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Recent news from The Johns Hopkins University

This section contains regularly updated highlights of the news from around The Johns Hopkins University. Links to the complete news reports from the nine schools, the Applied Physics Laboratory and other centers and institutes are to the left, as are links to help news media contact the Johns Hopkins communications offices.


Johns Hopkins University Astrophysicist Shares $3 Million Breakthrough Prize

Adam Riess, a professor of physics and astronomy at Johns Hopkins University and a Nobel laureate, has been named a recipient of the Breakthrough Prize in Fundamental Physics for the discovery of the acceleration of the universe. Riess received the award, the most lucrative academic prize in the world, at a ceremony in California on Sunday.

Johns Hopkins Astrophysicists Join Space Mission Aimed at Solving ‘Dark’ Mysteries of the Universe

Johns Hopkins astrophysicists Brice Ménard and Charles L. Bennett have been appointed to the Euclid Consortium, the international team of scientists overseeing an ambitious space telescope project designed to probe the mysteries of dark energy and dark matter. NASA, a partner in the mission, recently announced their selection to the research team for Euclid.

WMAP Team Releases Final Results, Based on Nine Years of Observations

ince its launch in 2001, the Wilkinson Microwave Anisotropy Probe (WMAP) space mission has revolutionized our view of the universe, establishing a cosmological model that explains a widely diverse collection of astronomical observations. Led by Johns Hopkins astrophysicist Charles L. Bennett, the WMAP science team has determined, to a high degree of accuracy and precision, not only the age of the universe, but also the density of atoms; the density of all other non-atomic matter; the epoch when the first stars started to shine; the “lumpiness” of the universe, and how that “lumpiness” depends on scale size. Now, two years after the probe “retired,” Bennett and the WMAP science team are releasing its final results, based on a full nine years of observations.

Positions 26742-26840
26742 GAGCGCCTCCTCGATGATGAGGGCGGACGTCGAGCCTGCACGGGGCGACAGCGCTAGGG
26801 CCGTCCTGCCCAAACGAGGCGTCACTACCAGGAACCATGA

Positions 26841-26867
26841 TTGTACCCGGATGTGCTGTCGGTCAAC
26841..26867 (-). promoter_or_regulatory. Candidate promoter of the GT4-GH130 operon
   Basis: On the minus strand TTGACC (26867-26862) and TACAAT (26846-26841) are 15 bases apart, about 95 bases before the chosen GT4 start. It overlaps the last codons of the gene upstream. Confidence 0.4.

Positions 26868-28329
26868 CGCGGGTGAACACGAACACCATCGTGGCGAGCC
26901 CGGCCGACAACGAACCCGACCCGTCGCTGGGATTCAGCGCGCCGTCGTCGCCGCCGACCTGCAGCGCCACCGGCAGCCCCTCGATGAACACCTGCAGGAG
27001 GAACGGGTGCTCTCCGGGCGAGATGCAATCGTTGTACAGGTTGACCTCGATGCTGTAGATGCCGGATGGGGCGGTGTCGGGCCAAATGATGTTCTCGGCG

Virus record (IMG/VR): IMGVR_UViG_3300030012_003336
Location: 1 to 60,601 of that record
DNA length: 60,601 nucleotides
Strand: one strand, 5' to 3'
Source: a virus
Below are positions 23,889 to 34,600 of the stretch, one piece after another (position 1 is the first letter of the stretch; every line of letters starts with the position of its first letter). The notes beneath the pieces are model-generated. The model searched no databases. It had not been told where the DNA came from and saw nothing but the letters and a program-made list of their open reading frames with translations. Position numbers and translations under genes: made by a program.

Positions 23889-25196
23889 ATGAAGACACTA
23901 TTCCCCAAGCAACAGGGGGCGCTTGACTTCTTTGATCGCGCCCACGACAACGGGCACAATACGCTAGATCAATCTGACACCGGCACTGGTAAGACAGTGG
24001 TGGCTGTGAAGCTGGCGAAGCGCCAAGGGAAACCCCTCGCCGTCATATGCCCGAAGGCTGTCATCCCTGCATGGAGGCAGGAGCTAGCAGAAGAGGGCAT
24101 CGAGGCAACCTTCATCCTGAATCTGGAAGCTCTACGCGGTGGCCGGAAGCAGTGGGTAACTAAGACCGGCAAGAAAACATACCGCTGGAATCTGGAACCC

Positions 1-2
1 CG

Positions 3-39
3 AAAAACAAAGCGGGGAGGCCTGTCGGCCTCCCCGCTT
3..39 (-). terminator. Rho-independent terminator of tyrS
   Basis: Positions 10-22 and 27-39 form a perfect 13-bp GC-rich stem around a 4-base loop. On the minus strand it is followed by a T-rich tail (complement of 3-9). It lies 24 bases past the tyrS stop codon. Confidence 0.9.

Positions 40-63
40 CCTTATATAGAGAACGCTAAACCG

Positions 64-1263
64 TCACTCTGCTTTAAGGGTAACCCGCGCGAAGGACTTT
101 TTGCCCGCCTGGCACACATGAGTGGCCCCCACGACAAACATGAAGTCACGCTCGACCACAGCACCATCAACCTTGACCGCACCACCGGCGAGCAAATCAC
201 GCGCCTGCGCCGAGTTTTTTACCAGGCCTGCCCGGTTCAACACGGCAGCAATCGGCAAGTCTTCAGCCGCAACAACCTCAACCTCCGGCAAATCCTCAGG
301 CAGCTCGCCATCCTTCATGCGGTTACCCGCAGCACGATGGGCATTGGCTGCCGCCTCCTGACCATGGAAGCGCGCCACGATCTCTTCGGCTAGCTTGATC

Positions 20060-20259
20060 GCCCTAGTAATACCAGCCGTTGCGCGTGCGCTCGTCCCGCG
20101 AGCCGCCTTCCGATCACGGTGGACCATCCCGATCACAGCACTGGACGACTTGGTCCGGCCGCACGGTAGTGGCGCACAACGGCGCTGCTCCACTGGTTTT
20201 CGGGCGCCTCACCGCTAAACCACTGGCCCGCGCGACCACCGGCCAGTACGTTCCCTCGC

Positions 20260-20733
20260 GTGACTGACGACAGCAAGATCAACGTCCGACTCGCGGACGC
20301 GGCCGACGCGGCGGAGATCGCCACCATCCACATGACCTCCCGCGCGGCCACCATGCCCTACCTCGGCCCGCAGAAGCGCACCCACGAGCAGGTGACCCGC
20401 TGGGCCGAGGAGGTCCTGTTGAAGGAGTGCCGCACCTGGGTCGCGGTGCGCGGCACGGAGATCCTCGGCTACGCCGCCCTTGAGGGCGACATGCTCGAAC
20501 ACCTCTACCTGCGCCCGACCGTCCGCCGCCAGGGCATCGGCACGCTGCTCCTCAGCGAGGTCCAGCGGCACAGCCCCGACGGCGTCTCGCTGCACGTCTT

Adam Riess of Johns Hopkins Accepts 2011 Nobel Prize in Physics

Adam Riess, a professor in physics and astronomy at The Johns Hopkins University and a research scientist at the Space Telescope Science Institute, today accepted the 2011 Nobel Prize in physics from the Royal Swedish Academy of Sciences during a ceremony in Stockholm, Sweden.

Crew of Space Shuttle “Endeavour” to Speak at Johns Hopkins

Members of the last crew to fly aboard the Space Shuttle “Endeavour” — the second-to-the-last flight in NASA’s space shuttle program — will discuss their mission to the International Space Station from 6:30 to 9 p.m. on Thursday, August 4, at The Johns Hopkins University’s Homewood campus. Presented by the Maryland Space Grant Consortium and NASA, the event is free and open to the public. The crew will give a video presentation about the mission and answer questions from the audience in the Bloomberg Center for Physics and Astronomy’s Schafler Auditorium, on the campus’s north end. Free parking is available in the Muller parking deck on San Martin Drive, adjacent to Bloomberg.

Astrophysicist Adam Riess Wins the 2011 Einstein Medal

Adam Riess, an astrophysicist at The Johns Hopkins University and the Space Telescope Science Institute, today was awarded the Einstein Medal 2011 by the Albert Einstein Society of Bern, Switzerland. The society board of trustees recognized Riess for leadership in the High-z Supernova Search Team’s 1998 discovery that the expansion rate of the universe is accelerating, a phenomenon widely attributed to a mysterious, unexplained “dark energy” filling the universe. Riess, 41, shares this year’s prize with Saul Perlmutter, an astrophysicist at the University of California, Berkeley and the Lawrence Berkeley Laboratory, whose Supernova Cosmology Project team published similar results shortly after those published by Riess and High-z teammate Brian Schmidt, of the Australian National University.

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